In which direction can resistance to the corporate university lead? In our treatment of the Berkeley Free Speech Movement of the 1960s we pictured university researchers, teachers, and students as initially being in the thrall of capitalism. They either trained or were being trained as managerial cadres. On the other hand, however temporarily, that control was threatened by the student-led movement. Capitalism’s control of these managerial cadres is today once again powerful. Under neoliberalism society is dominated by financial capitalists who implement their rule by employing and rewarding the educated managerial class who are more vital than ever to the system. Academics and researchers in universities, as well as the highly skilled and educated who work in government or high-tech industries, are constituents of this elite group, as are students who hope to find employment as part of it. On the other hand, the alliance between this managerial academic group and financial capitalists is by no means a solid one. At many levels— ecological, political, economic—capitalism seems beleaguered. There is the possibility that in an ongoing and deepening capitalist crisis this stratum could cut its ties to financial capital and form an alliance with a populist majority whose aim would be the socialist reorganization of society. That would be particularly the case if this stratum felt its status imperilled or felt that the system itself was foundering. There is now the potential for growth in political and class consciousness and organization, including increasing links between university campuses and popular struggles in society at large. In response to this rising discontent among students, researchers, and teachers across America there has also been a build-up of security and police presence on campus. The CIA and the Pentagon are once more actively engaged in funding and recruiting students and faculty on campus. What with simmering racial and economic angst and the further extension of direct U.S. imperialist intervention in the Middle East and Eastern Europe, the likelihood of campus unrest is growing.[4]

The abrupt firing of pro-Palestinian Professor Stephen Salaita at the Champaign campus of the University of Illinois has become a focal point of the struggle against the stifling of dissent on university campuses. Of Palestinian descent, Salaita was a professor of English at Virginia Tech when he was offered a contract at the University of Illinois at Champaign to teach indigenous studies. He accepted the offer, but then in response to the massive attacks on Gaza in 2014 he vehemently criticized Israel in successive Twitter messages. The University of Illinois chancellor, Phyllis Wise, along with the board of governors, abruptly cancelled the job offer, complaining of Salaita’s incivility and claiming that no actual contract had been concluded. Salaita sued, charging breach of contract, suppression of free speech and academic freedom, and political collusion. In August 2015 a federal judge ruled that Salaita’s case had standing, except on the question of collusion. In the immediate aftermath Chancellor Wise offered her resignation amid the surfacing of evidence proving that messages pertinent to the case had been destroyed by Wise and others, and that political collusion with wealthy Zionist donors and senior politicians had indeed been involved. The judge then reinstated the charge of political collusion. The case as it stands had already given the University of Illinois an enormous black eye and had focused national attention on the suppression of free speech and academic freedom by administrators, politicians, and wealthy donors, not only at Illinois but throughout the system of higher education. The attempt to stifle debate on the Palestinian question on university campuses by Zionist individuals and organizations was a focal point of the scandal. In November 2015 Salaita dropped his claims against the university in return for a damages payment of $875,000. Overall the Salaita case has given an enormous boost to the fight for free speech both on and off university campuses.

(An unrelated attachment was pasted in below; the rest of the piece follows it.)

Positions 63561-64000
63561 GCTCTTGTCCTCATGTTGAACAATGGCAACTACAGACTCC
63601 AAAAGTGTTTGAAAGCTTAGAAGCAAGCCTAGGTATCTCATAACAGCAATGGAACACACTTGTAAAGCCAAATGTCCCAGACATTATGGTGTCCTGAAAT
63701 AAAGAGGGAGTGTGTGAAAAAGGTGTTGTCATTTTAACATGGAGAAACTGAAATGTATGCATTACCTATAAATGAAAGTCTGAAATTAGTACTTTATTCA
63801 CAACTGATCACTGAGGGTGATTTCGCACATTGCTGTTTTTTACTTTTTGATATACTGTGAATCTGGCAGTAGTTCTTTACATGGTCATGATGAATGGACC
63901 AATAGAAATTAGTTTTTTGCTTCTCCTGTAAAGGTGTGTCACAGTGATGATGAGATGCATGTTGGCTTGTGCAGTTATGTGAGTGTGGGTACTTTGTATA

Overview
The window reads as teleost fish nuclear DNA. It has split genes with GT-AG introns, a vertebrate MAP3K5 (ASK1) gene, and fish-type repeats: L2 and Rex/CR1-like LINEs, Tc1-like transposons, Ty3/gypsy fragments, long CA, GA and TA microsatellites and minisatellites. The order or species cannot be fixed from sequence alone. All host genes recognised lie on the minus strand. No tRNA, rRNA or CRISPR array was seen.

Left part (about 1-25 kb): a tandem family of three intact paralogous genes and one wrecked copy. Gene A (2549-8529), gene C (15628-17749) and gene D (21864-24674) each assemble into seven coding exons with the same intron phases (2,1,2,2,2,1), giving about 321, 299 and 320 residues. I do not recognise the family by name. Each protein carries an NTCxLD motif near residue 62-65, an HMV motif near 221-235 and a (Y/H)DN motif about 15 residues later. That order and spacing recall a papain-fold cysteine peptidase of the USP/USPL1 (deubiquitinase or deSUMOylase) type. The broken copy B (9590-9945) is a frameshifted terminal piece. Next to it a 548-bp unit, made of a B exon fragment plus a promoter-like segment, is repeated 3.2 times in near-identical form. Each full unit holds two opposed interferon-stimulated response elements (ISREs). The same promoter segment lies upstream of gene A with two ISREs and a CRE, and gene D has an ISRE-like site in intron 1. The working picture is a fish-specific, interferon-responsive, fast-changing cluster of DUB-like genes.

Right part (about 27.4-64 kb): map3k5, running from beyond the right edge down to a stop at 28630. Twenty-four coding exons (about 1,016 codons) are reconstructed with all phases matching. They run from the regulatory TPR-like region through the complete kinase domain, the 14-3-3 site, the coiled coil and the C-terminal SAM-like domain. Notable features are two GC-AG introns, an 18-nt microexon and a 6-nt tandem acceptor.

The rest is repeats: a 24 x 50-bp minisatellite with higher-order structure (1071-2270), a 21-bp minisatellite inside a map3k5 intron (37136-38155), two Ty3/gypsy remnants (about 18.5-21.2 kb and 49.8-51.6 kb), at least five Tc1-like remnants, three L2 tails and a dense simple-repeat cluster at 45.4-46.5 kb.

[1] Gary Rhoades, Managed Professionals: Unionized Faculty and Restructuring Academic Labor, Albany: State University of New York Press, 1998, p. 74.

[2] Colleen Flaherty, “Time for a Union?,” Inside Higher Education, February 21, 2014.

[3] Robert A. Rhoads and Gary Rhoades, “Graduate Student Unionization as a Postindustrial SocialMovement: Identity, Ideology, and the Contested U.S. Academy,” in The University, State and Market, p. 278,281, 289.

[4] Tamar Lewin, “More College Adjuncts See Strength in Union Numbers,” New York Times, December 3,2013.